The late Larry Moyer graces the cover of Floating in Sausalito | post by Jenny Stein | photos by Lars Strandberg
In 2013, two Swedes—journalist Lars Åberg and photographer Lars Strandberg—spent time in Sausalito collecting their impressions of our floating home community. The result, Floating in Sausalito, written in English and released earlier this year by the German publisher Kerber Verlag, is now available in the US.
Short-listed in the book category for the Swedish Design Prize, the winners will be announced October 20 during a special ceremony at Sweden’s Museum of Modern Art (Moderna Museet) in Stockholm. (Their book, West, won the Swedish Design Prize in 2012.)
Floating in Sausalito documents a specific moment in our floating community—told from a personal perspective—while remaining anchored by the inclusion of our local and common history. This beautifully printed 240-page book is dense with observations, encounters and photos.
We asked Lars Åberg for his reflections on the experience, along with a few images. We couldn’t have received a better introduction to their work. This is the story of how Floating in Sausalito came into being.
The other Lars—Strandberg, the photographer—and I have traveled extensively through the American West, and in 2011 we had our book West published in the United States. West received lots of fine reviews, which inspired us to look for new topics to explore. During one of our trips to California we had, almost by coincidence, stumbled upon a café in Sausalito and learned about the houseboat community. As we wandered around in this neighborhood, seeing all the colorful creations and briefly encountering some of the residents, we instinctively knew that this was a place we would like to return to.
One important factor was our mutual interest in the music scene of the 1960s. Starting in the late 60s, I wrote about rock music for one of the major Swedish newspapers and heard a great number of the Bay Area bands from that period on tour in Scandinavia. My interest in contemporary American culture—literature, film, music, et cetera—has developed over time and it seemed to us that Sausalito would provide a great focus for a story about a generation with high ideals and a desire to change the conformist, consumerist society.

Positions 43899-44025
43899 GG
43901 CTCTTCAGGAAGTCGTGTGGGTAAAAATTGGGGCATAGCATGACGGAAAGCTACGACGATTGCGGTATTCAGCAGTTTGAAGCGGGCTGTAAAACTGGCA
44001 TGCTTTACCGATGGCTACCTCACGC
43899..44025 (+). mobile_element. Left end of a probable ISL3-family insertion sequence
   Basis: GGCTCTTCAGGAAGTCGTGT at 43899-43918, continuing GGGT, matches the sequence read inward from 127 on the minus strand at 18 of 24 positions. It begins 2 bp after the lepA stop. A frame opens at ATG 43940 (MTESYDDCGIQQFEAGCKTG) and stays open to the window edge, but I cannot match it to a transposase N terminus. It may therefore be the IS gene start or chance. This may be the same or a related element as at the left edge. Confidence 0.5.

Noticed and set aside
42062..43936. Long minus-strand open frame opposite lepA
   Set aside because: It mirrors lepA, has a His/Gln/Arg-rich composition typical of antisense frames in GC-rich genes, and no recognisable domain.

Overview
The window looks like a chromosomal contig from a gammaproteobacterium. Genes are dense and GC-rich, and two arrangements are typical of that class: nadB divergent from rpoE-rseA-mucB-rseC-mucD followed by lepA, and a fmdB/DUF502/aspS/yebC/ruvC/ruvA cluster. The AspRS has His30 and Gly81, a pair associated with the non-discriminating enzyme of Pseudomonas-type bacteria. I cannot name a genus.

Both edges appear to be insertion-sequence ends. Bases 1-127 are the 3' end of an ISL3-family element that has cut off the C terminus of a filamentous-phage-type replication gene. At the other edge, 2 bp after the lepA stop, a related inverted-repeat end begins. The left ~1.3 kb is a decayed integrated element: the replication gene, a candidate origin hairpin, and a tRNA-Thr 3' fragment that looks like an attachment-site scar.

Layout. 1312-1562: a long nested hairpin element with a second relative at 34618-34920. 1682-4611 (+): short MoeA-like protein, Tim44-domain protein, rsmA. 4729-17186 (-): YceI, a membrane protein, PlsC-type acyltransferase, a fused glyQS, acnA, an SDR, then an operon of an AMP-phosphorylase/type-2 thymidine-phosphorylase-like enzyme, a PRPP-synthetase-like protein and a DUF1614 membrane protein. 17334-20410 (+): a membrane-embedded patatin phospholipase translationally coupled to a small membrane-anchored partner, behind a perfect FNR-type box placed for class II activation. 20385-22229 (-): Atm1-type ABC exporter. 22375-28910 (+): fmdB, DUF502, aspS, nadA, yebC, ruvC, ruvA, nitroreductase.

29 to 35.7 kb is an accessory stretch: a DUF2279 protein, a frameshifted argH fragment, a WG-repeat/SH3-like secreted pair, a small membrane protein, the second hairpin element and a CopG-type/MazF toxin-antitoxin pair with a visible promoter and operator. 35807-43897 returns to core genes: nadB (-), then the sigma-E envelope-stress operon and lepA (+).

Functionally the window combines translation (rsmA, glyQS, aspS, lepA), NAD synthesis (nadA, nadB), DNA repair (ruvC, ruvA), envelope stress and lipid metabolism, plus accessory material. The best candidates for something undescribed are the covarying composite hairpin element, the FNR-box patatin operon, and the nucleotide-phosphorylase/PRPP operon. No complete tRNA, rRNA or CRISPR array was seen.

So, in 2013 we returned to gather material for our new book project, photographing the exterior and the interior of the partly gentrified floating homes community and interviewing both veterans and newcomers.
We became totally fascinated with the playful designs and the stories of the long-time residents. This was a modern cultural history that we could relate to, and I believe there are lots of people out there, in other countries, too, who will find elements of their own lives mirrored in this tale about the Sausalito houseboats.
We are truly happy to have been able to sit down and talk with some of the old-timers who are no longer with us, like Larry Moyer who showed us the true spirit of Sausalito hospitality and shared his life story with us. On the docks, we met a genuine kindness and generosity that we took to heart. We have felt that we owe all these people—who were so helpful to us—a document, a book, that is sincere and at least tries to find the essence of community life on the Bay.
We had great fun making Floating in Sausalito and we hope that you will enjoy reading it and searching out the details of the many photos. It is, for us, a story both about a distant gathering of tribes and a way of making sense of our own youth on another continent.
Lars Åberg – Siargatan 11 – 118 27 – Stockholm, Sweden +46 705 24 45 45
Lars Strandberg – Lönngatan 56 – A 214 49 – Malmö, Sweden +46 705 76 65 47
CLICK HERE to read John McMurtrie’s piece in the October 19, 2016 SF Chronicle